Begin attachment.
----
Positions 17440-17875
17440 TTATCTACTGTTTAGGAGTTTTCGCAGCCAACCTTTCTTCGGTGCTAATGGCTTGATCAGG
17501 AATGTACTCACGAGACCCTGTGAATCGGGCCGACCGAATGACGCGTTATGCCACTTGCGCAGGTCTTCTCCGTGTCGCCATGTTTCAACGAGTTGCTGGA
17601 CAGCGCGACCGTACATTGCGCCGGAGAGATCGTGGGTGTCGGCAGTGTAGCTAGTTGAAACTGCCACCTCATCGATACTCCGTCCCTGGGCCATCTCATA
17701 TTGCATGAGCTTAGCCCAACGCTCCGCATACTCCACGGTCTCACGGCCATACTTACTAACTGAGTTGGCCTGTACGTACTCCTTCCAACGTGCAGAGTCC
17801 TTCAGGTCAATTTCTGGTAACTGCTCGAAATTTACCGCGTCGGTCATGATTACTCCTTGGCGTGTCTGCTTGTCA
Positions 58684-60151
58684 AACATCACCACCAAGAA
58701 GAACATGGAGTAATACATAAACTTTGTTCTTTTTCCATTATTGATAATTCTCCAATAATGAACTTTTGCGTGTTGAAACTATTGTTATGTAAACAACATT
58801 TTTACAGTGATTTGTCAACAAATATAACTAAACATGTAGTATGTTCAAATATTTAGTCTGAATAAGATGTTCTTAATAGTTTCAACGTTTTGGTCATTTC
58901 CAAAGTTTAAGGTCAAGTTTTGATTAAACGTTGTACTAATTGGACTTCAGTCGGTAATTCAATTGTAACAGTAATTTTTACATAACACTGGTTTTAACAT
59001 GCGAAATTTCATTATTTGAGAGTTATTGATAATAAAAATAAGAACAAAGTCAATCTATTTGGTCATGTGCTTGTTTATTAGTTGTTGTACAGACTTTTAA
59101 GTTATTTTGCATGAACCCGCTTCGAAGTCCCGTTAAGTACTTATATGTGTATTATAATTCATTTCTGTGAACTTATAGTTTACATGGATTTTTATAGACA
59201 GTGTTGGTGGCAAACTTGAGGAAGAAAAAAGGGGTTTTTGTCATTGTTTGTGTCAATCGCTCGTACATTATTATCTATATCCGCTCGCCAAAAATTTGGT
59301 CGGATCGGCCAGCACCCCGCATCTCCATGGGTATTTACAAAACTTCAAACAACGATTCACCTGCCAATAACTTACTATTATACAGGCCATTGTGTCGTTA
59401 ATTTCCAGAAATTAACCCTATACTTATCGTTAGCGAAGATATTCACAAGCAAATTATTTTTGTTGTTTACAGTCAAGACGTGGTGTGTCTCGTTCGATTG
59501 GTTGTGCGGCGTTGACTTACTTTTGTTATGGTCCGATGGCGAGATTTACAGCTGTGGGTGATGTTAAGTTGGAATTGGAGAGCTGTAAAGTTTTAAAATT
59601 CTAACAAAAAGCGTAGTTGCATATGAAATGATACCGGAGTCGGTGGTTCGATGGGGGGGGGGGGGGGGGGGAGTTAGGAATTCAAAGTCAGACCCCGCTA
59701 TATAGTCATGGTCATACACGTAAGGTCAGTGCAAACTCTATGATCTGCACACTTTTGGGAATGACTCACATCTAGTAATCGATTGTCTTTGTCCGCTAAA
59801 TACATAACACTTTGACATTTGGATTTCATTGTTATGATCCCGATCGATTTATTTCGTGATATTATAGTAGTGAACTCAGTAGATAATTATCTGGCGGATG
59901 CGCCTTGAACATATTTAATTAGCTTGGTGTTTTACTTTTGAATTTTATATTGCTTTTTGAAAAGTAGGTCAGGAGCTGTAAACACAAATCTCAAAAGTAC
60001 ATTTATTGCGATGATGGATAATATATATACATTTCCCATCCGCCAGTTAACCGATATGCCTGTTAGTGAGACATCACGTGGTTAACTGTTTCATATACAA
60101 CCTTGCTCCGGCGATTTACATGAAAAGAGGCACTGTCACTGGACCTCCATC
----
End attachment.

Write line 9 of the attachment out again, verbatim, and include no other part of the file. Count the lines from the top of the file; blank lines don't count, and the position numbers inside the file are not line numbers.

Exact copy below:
58701 GAACATGGAGTAATACATAAACTTTGTTCTTTTTCCATTATTGATAATTCTCCAATAATGAACTTTTGCGTGTTGAAACTATTGTTATGTAAACAACATT